Many people who live on Long Island or Westchester County may start exploring bankruptcy because they are facing the prospect of losing their homes in foreclosure.
Indeed, the thought of losing one’s residence can cause a great deal of fear and emotional distress, especially if arranging for other housing is difficult.
Bankruptcy can delay the foreclosure process
Sadly, many banks treat foreclosures more like one more process to get through as quickly and as inexpensively as possible, and this attitude can make it hard for families to negotiate directly.
In this respect, in most cases, filing bankruptcy will give a person the benefit of an automatic stay, which means a bank cannot continue with foreclosure. Moreover, the bank has to cancel a pending sale that has yet to take place.
The bank cannot pick up the mantle again until the bankruptcy ends or with permission from the court. Further, even though the bank is allowed to sell the home in foreclosure after a Chapter 7, the bank cannot pursue the borrower after doing so.
A Chapter 7 may help a debtor resolve a foreclosure
Chapter 7 bankruptcies legally can delay a foreclosure, but they do not stop them.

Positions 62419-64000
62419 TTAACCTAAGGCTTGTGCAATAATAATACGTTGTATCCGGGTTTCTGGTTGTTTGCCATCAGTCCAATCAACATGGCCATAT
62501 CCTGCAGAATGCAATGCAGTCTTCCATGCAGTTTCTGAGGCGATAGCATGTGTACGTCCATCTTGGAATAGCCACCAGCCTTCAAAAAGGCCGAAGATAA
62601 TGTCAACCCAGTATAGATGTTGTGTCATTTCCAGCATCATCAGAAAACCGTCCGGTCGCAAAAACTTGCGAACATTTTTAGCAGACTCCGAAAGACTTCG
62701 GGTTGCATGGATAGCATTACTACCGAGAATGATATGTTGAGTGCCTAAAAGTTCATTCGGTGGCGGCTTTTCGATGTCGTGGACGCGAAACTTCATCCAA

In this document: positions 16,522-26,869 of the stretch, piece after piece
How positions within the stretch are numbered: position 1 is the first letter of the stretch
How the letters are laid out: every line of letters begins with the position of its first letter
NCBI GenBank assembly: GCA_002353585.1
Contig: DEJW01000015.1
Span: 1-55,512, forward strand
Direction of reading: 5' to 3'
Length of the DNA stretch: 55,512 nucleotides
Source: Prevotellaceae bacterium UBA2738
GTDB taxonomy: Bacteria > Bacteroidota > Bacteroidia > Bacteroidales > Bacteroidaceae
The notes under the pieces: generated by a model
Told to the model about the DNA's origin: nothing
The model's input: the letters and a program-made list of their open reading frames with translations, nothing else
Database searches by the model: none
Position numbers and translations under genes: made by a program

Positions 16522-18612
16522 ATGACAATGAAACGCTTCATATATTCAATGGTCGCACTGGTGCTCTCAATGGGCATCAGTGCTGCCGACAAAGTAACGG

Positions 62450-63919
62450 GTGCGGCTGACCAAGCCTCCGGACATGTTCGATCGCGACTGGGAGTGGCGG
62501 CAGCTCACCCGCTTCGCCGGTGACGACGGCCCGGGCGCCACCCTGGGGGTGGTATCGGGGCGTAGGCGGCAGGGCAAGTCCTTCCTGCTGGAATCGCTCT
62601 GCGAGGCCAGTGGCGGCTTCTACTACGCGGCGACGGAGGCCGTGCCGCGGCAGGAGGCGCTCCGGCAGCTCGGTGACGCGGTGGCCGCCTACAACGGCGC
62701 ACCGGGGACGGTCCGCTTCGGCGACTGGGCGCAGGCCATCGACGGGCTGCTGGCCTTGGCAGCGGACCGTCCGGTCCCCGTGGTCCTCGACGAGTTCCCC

Still, the delay can give a person valuable time to re-arrange his or her finances and, possibly, to workout payment arrangements with the bank. The bankruptcy may even free up some additional funds a person can devote to paying down a mortgage.
Chapter 13 bankruptcies can stop foreclosures in the long term
For those who are able to afford a Chapter 13 bankruptcy repayment plan, the option may help them stop a foreclosure altogether.
The law allows a Chapter 13 plan to include catch-up payments that debtor can make over 3 to 5 years to resolve a delinquent mortgage. If they successfully complete this plan, the bank will have no basis to continue with their foreclosure.